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Bidirectional iterators: signed distance?

 P: n/a As an intellectual exercise, I've implemented an STL-esque List::Iterator. Now, I would like a signed distance between two iterators which corresponds to their relative position in the list. For instance, if I did something like distance(list.end(), list.begin()), I would get -list.size(). The STL's iterator distance function amounts to something like this: distance_type distance(Iterator first, Iterator last) { distance_type n = 0; while (first != last) { ++first; ++n; } return n; } So, if my list has ten elements, and i4 is an iterator at the 4th node and i2 is an iterator at the 2nd node, then std::distance(i4, i2) is 9. That's meaningless to me. What I want is distance(i4, i2) == -2. So I implemented distance as a method of List
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 P: n/a no********************@hotmail.com wrote: As an intellectual exercise, I've implemented an STL-esque List::Iterator. Now, I would like a signed distance between two iterators which corresponds to their relative position in the list. For instance, if I did something like distance(list.end(), list.begin()), I would get -list.size(). The STL's iterator distance function amounts to something like this: distance_type distance(Iterator first, Iterator last) { distance_type n = 0; while (first != last) { ++first; ++n; } return n; } So, if my list has ten elements, and i4 is an iterator at the 4th node and i2 is an iterator at the 2nd node, then std::distance(i4, i2) is 9. That's meaningless to me. What I want is distance(i4, i2) == -2. So I implemented distance as a method of List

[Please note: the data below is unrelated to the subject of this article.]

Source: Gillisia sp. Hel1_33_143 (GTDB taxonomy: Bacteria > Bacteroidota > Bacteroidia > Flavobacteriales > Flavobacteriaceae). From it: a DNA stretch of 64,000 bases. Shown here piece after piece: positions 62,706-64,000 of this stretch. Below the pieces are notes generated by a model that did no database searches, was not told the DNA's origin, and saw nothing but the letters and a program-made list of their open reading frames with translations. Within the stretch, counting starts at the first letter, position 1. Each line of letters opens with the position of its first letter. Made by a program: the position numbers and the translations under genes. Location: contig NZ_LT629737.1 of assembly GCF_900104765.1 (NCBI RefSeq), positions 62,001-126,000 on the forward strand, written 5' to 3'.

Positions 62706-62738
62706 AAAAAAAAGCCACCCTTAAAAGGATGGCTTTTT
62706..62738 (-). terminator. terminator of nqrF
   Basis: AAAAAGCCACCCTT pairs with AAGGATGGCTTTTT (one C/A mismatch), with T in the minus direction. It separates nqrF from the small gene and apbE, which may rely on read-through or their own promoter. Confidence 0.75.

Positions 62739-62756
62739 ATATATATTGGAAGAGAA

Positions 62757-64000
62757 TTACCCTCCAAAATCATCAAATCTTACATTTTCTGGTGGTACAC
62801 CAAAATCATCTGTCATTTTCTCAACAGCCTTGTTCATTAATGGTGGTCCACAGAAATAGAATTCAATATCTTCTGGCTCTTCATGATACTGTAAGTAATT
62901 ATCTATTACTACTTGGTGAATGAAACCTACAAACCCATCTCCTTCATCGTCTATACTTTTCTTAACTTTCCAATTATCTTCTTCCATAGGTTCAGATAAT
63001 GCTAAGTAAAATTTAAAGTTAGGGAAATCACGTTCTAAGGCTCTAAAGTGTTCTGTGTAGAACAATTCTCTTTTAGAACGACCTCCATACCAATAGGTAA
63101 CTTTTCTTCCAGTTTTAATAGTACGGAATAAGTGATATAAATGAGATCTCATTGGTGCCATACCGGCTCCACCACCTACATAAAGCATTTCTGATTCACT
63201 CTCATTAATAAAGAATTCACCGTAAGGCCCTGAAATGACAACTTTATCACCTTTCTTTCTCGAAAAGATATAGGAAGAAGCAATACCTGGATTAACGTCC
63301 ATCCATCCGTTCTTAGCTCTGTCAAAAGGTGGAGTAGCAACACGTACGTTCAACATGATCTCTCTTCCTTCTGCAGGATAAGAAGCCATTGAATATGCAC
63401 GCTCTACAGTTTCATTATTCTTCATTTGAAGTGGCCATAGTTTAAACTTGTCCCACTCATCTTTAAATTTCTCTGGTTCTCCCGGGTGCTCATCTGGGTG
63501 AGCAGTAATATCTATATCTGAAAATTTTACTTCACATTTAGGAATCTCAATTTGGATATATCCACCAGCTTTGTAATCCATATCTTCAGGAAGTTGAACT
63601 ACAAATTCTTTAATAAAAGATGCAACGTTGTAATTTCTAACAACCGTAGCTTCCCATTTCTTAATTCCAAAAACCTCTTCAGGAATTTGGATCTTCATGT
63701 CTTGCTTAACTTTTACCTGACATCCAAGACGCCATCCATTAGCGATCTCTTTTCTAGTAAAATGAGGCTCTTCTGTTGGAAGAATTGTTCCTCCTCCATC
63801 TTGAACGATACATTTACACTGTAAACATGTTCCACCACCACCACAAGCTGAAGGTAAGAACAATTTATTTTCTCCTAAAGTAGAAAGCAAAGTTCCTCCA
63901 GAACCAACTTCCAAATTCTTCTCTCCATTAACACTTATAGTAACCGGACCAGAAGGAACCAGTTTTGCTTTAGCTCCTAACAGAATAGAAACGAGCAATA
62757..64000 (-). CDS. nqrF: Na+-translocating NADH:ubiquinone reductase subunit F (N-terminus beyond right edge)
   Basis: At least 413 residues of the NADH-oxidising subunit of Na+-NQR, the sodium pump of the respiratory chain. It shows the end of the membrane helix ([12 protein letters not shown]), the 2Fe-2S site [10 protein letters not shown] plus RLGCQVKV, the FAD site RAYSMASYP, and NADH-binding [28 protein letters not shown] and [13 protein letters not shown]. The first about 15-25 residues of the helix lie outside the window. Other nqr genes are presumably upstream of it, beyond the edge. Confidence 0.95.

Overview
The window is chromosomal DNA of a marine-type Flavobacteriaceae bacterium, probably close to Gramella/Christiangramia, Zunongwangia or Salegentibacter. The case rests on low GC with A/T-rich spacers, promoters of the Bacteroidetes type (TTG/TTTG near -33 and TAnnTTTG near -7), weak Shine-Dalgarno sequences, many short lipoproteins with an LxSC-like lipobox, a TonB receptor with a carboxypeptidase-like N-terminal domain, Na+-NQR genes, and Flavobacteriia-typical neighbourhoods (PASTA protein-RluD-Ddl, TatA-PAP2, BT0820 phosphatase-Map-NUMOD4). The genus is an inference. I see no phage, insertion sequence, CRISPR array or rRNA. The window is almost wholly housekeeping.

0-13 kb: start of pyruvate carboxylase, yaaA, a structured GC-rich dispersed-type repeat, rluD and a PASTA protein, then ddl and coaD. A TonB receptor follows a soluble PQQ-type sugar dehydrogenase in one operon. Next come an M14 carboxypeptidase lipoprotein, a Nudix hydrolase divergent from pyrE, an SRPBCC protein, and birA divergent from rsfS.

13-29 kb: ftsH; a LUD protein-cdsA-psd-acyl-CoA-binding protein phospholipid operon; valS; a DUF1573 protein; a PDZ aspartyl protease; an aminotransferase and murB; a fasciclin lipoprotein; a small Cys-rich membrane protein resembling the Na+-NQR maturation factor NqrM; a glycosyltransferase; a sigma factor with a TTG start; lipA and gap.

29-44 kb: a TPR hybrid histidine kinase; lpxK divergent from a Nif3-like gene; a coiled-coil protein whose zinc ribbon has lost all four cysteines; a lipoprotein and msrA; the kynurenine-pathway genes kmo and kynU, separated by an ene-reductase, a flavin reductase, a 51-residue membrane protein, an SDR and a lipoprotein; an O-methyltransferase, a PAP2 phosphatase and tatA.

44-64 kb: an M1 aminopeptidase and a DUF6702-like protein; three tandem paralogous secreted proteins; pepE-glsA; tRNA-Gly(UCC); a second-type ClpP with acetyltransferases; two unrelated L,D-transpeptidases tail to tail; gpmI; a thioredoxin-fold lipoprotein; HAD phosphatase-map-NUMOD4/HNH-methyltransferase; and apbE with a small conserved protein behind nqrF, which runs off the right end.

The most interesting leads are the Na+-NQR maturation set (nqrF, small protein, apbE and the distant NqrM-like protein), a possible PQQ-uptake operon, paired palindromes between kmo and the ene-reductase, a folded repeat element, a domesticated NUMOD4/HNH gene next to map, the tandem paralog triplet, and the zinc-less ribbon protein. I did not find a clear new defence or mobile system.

P: n/a Find the distance from each of the iterators to the beginning and then subtract. Ah, seems obvious now :) Thanks. Sep 5 '07 #3

 P: n/a no********************@hotmail.com wrote in news:11**********************@r34g2000hsd.googlegr oups.com: As an intellectual exercise, I've implemented an STL-esque List::Iterator. Now, I would like a signed distance between two iterators which corresponds to their relative position in the list. For instance, if I did something like distance(list.end(), list.begin()), I would get -list.size(). The STL's iterator distance function amounts to something like this: distance_type distance(Iterator first, Iterator last) { distance_type n = 0; while (first != last) { ++first; ++n; } return n; } So, if my list has ten elements, and i4 is an iterator at the 4th node and i2 is an iterator at the 2nd node, then std::distance(i4, i2) is 9. That's meaningless to me. What I want is distance(i4, i2) == -2. So I implemented distance as a method of List